Angela M. Gallo is Artistic Director of Sapphire Moon Dance Company and Associate Professor of Dance at Coker College. Performance highlights include: the Edinburgh Fringe Festival in Scotland; Dance Theatre Workshop, White Wave Cool NY Festival, The Dancenow Downtown Festival, the Fringe Festival of Independent Artists (Toronto), the Piccolo Spoleto Festival and others. She has danced with numerous companies and has often been sought after as a guest choreographer and instructor. Angela holds an MFA in Dance from the University of Michigan and a BFA in Theater and Dance from Central Connecticut State University. Angela’s work is influenced by her dance and somatic training. firstname.lastname@example.org | www.sapphiremoondance.org
Also by Angela M. Gallo in ALT/space:
Exploring the Line, Part 2
Exploring the Line, Part 1
White-board crammed with (numbing) educational responsibilities.
Arts education philosopher and social activist, Maxine Greene often says, “the opposite of aesthetic is anesthetic” as a way to remind us that art is often misunderstood as something purely decorative in our lives. In my years as a teaching artist, and as someone who trains teachers and teaching artists, this misunderstanding has emerged as a roadblock to using art in educational situations. Real feelings, ones that make our hearts beat harder, have become difficult to imagine in our classrooms for so many reasons.
Greene used that quote in 2007 to grapple out loud with the imaginative powers of terrorists who dreamed up and carried out their vision of an airplane as a weapon on September 11, 2001. I used that quote and story in a room full of slouching, exhausted, elementary school teachers during a professional development institute on Long Island, hoping for an enlightened response. We were beginning a year of collaborative work that would involve teaching artists co-designing and implementing arts-integrated methods in their classrooms.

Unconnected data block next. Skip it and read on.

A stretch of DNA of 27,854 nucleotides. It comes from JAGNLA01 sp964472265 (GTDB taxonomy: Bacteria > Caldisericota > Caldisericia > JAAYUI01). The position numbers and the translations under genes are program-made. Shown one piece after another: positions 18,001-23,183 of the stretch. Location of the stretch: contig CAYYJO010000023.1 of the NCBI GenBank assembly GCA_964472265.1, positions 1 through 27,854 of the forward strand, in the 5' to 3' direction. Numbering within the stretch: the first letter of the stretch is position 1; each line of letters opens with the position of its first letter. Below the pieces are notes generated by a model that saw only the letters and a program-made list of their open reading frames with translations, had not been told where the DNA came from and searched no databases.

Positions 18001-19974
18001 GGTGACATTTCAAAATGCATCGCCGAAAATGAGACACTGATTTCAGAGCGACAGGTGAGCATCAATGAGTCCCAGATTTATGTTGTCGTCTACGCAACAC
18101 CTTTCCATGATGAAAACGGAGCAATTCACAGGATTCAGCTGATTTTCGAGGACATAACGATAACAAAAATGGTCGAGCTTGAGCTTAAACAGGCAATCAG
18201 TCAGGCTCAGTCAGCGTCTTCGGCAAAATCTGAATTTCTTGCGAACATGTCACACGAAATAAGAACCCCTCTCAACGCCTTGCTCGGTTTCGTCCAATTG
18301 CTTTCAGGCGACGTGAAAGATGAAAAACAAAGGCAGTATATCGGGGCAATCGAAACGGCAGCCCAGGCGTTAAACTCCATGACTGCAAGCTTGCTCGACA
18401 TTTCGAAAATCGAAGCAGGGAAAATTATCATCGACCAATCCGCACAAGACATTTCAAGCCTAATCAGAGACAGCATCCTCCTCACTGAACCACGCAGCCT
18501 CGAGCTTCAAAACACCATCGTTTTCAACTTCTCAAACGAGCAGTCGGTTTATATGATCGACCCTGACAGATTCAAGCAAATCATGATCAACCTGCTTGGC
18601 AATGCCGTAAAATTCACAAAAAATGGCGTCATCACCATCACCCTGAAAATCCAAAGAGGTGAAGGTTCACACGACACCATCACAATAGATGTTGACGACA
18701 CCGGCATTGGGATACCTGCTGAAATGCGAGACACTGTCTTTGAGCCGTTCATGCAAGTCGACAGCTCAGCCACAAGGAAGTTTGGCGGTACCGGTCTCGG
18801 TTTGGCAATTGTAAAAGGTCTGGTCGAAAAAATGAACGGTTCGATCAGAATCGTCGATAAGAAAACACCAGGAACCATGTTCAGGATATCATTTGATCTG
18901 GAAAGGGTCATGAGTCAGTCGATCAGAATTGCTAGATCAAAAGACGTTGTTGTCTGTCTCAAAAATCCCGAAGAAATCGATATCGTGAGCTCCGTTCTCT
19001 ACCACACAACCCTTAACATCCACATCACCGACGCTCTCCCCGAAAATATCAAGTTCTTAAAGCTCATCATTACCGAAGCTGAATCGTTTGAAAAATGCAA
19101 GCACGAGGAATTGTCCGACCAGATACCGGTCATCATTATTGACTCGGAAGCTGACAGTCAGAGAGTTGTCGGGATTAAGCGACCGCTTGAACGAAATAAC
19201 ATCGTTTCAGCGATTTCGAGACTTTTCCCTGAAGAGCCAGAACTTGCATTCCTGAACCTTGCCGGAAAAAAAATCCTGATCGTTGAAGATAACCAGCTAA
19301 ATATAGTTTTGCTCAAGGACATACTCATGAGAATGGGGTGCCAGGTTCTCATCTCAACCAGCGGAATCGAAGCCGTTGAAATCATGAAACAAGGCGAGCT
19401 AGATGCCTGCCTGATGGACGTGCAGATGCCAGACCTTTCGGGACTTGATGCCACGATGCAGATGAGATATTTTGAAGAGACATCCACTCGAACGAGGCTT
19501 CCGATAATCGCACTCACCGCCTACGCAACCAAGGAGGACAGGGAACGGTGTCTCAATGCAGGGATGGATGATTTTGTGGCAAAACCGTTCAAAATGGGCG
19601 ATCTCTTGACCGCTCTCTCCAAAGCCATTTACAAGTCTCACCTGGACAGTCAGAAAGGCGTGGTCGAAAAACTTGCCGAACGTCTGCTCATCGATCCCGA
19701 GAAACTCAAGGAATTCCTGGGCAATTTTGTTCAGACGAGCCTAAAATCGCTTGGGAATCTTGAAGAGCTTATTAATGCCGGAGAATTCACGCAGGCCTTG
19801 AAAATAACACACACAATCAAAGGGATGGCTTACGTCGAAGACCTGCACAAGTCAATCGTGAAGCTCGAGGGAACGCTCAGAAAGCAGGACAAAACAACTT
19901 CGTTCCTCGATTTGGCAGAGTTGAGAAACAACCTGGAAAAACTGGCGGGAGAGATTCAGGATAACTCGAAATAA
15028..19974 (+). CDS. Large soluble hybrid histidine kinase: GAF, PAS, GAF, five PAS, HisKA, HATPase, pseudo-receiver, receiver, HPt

“No surprises there!” said one of the teachers. The others laughed.
“Well, it’s no surprise that an imagination can dream up all kinds of good and bad stuff,” said another teacher, “our students come up with very imaginative ways to avoid the hard problems we give them. But, we don’t have the luxury of letting them come up with happy artsy solutions because we have real work to do.”
“Yup, no songs or dances are going to help my very imaginative students to settle down and be better readers. But, maybe if it is fun enough, it might stop them from drawing guns in the margins of their papers.” The first teacher was saying this amid nods of agreement.
My role in this institute was to help teachers and teaching artists work together to make more room for artistic thinking in their work. These teachers were dealing with new Common Core standards and teacher evaluation systems, and now they had been assigned by administrators to try this silly arts thing. They wanted less frivolous and sensitive activity, and more efficient ways to meet requirements. How could we address “guns in the margins” at the same time as story structure? How was I supposed to invigorate this inertia?
The teaching artists in the room had been engaged as sympathetic partners in this enterprise. But now, they were exchanging covert looks of concern. How could their deep-breathing exercises or dance tableaux be understood as anything less than playtime to these weary, wary teachers? The moment was packed with resistance. Teachers had their arms crossed. No artist could make their work easier with reflections, or songs, or performances.
I remembered Maxine Greene. The opposite of aesthetic is anesthetic. The opposite of numbness is feeling. Anesthetic is not used to alleviate pleasant feelings. It is used to numb pain. What if we used our aesthetic abilities to acknowledge pain and frustration instead of circumventing it? Could aesthetic or “artsy” learning be of greater value? Was there room for not-so-decorative, but deep and real feeling here?
With nothing to lose, we detonated a Syrian bomb in the middle of the room.